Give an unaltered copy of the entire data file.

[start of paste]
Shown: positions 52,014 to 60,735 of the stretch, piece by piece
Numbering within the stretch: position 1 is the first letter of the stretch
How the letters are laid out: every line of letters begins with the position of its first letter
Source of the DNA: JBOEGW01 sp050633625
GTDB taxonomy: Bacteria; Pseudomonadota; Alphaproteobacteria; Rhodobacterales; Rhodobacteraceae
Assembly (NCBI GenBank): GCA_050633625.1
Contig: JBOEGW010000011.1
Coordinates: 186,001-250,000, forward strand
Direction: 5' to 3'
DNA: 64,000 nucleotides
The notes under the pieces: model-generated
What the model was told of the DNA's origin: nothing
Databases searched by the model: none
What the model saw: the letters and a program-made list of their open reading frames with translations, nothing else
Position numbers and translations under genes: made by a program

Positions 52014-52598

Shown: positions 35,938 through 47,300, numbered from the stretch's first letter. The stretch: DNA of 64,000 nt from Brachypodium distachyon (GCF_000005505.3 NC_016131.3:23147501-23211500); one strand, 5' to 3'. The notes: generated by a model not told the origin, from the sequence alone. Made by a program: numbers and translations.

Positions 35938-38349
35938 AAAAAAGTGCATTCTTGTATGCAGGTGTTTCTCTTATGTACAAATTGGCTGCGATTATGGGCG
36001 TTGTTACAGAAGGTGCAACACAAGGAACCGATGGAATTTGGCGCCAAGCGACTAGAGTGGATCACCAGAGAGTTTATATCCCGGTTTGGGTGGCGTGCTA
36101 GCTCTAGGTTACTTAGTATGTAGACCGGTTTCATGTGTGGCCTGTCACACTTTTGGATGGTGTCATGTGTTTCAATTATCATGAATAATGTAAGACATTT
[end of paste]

Shown: positions 52,014 to 60,735 of the stretch, piece by piece
Numbering within the stretch: position 1 is the first letter of the stretch
How the letters are laid out: every line of letters begins with the position of its first letter
Source of the DNA: JBOEGW01 sp050633625
GTDB taxonomy: Bacteria; Pseudomonadota; Alphaproteobacteria; Rhodobacterales; Rhodobacteraceae
Assembly (NCBI GenBank): GCA_050633625.1
Contig: JBOEGW010000011.1
Coordinates: 186,001-250,000, forward strand
Direction: 5' to 3'
DNA: 64,000 nucleotides
The notes under the pieces: model-generated
What the model was told of the DNA's origin: nothing
Databases searched by the model: none
What the model saw: the letters and a program-made list of their open reading frames with translations, nothing else
Position numbers and translations under genes: made by a program

Positions 52014-52598

Shown: positions 35,938 through 47,300, numbered from the stretch's first letter. The stretch: DNA of 64,000 nt from Brachypodium distachyon (GCF_000005505.3 NC_016131.3:23147501-23211500); one strand, 5' to 3'. The notes: generated by a model not told the origin, from the sequence alone. Made by a program: numbers and translations.

Positions 35938-38349
35938 AAAAAAGTGCATTCTTGTATGCAGGTGTTTCTCTTATGTACAAATTGGCTGCGATTATGGGCG
36001 TTGTTACAGAAGGTGCAACACAAGGAACCGATGGAATTTGGCGCCAAGCGACTAGAGTGGATCACCAGAGAGTTTATATCCCGGTTTGGGTGGCGTGCTA
36101 GCTCTAGGTTACTTAGTATGTAGACCGGTTTCATGTGTGGCCTGTCACACTTTTGGATGGTGTCATGTGTTTCAATTATCATGAATAATGTAAGACATTT